I love Katherine Center. I love the characters she creates; the stories she developed and I certainly loved her latest novel, Get Lucky. I “got lucky” when I received this book from Early Reviewers and I devoured it as quickly as I could. This was one of those books you want to read all the way through in one sitting, I didn’t get to do that, but definitely could have.Sarah Harper has an advertising job in New York, but due to some unfortunate circumstances (all her own doing) she loses her job and moves back “home” to Houston. Seeing her sister disconsolate after her latest attempt at having a baby, Sarah makes the ultimate sacrifice – serving as a surrogate mother.Katherine Center develops an abundance of amazing characters. She paints them in such detail that I had no problem seeing and understanding them. I loved this book! Anyone that loves stories about sisters, relationships and just understanding life and all it’s pitfalls and comforts will feel the same way!
  • (4/5)
    I thoroughly enjoyed reading this book. Quirky and a little off-beat, but the relationships came through very realistically. Ms. Center definitely caught my attention and engaged me with her characters and fun plotline.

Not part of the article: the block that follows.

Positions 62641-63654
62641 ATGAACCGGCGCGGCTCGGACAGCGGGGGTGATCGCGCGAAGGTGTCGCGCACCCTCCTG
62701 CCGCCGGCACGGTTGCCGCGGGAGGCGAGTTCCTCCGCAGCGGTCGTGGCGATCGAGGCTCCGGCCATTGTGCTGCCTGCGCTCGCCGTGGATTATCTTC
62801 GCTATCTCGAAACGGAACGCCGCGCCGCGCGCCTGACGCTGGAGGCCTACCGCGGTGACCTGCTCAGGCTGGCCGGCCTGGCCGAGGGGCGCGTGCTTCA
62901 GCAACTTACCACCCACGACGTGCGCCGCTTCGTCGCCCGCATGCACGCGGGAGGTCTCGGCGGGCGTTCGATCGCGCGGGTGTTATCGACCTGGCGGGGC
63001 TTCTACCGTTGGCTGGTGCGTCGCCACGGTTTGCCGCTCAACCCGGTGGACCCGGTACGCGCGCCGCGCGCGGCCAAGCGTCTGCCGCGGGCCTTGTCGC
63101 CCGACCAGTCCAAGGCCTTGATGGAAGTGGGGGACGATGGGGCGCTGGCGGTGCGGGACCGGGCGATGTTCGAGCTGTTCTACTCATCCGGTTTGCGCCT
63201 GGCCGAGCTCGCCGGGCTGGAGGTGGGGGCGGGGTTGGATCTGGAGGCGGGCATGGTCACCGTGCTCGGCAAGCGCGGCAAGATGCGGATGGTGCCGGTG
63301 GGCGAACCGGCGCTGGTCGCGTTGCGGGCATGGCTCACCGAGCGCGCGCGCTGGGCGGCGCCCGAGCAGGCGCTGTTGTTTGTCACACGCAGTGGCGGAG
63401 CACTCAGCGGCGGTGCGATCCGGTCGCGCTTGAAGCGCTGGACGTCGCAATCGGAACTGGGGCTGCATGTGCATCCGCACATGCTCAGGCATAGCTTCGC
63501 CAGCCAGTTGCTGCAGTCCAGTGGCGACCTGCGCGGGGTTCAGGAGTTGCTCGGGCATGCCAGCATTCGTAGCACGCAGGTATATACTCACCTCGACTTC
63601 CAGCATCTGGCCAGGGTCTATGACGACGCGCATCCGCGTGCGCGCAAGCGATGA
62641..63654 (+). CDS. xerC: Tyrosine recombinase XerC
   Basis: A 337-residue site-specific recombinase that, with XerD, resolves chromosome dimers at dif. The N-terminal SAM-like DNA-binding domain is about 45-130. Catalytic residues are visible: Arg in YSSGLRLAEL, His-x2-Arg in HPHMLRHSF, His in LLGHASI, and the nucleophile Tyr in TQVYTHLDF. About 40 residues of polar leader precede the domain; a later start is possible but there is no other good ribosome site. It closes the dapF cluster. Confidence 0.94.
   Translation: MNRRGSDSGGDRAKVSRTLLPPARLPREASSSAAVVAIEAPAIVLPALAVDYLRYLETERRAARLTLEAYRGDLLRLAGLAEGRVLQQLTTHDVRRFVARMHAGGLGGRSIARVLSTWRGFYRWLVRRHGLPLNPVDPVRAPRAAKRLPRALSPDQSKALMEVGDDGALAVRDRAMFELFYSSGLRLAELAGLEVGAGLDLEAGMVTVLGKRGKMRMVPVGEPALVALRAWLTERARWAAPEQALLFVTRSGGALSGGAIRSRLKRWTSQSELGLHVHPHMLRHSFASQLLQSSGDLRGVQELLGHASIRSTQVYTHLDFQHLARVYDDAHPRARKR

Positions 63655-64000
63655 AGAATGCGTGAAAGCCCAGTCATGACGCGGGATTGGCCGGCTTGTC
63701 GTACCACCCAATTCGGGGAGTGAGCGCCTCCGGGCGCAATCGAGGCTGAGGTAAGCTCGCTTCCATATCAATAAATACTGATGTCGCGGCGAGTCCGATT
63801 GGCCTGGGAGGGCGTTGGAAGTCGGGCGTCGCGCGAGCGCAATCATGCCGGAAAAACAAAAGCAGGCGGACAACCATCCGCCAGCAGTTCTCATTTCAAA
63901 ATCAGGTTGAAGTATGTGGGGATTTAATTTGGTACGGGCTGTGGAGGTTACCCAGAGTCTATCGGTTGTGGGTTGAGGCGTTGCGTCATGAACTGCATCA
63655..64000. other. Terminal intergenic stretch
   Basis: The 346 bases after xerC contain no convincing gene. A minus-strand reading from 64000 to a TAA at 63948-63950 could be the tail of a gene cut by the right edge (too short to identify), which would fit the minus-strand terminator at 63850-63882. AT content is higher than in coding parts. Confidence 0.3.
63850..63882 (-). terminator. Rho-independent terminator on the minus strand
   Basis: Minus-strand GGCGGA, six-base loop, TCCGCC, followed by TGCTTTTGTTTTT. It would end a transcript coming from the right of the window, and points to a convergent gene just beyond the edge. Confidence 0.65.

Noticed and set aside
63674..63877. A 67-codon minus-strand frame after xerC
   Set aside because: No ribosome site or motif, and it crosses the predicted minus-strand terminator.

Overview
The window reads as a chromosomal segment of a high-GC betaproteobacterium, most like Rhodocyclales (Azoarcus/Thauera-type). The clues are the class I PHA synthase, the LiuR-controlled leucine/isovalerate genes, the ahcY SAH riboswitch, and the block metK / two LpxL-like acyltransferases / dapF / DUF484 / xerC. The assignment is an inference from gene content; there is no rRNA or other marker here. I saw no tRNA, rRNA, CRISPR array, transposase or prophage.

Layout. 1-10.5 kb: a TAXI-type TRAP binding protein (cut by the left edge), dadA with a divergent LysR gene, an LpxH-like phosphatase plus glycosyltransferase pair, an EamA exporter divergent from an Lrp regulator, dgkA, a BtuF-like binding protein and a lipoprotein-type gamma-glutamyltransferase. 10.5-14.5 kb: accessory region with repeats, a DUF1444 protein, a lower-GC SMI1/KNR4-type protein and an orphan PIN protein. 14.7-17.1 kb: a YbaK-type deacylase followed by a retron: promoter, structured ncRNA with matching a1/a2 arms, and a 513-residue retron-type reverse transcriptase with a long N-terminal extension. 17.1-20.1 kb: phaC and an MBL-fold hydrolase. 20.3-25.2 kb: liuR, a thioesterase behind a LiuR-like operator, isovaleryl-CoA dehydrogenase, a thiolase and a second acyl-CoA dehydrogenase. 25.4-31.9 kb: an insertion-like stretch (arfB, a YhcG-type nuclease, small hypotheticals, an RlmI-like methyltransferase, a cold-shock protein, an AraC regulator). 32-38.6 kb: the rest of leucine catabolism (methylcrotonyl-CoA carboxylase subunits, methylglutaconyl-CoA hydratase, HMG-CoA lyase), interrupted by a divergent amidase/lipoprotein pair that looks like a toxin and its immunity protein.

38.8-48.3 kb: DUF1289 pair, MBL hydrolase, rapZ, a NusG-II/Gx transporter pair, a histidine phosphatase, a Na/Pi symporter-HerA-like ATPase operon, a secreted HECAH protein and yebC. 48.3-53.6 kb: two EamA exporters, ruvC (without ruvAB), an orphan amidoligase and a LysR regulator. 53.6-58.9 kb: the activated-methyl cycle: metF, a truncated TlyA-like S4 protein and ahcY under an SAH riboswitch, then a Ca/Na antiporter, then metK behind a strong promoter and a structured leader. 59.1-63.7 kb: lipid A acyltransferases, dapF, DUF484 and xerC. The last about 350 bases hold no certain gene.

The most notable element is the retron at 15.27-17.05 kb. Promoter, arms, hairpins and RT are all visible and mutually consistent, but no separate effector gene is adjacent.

• (4/5)
    I didn't like this book as well as Katherine Center's two previous novels, but I did finish it in less than twenty-four hours. It's the story of Sarah, an advertising bigwig who loses her job, moves back home to Texas, and decides to be a "gestational carrier" for her sister, Mackie - without really knowing what she's getting into.I thought Center did a good job tracing the impact of a surrogate pregnancy on two sisters. The story did occasionally dip into farce, as when Sarah spends four days on the roof on an old building to try to save it. But, there were enough insights, "a-ha" moments and plain old good writing to make it worth it.
  • (4/5)
    I won this Advanced Readers Copy from the GoodReads first reads program. From the very first page I was hooked. I liked the fact that it was an easy "chick lit" read without being annoying to the point of hating the characters. It was over the top without overdoing it (if that makes any sense at all). While I enjoyed it, I think the ending could have come together a little bit better. It felt rushed to me. I plan to read this again so maybe I'll figure out what was missing next time...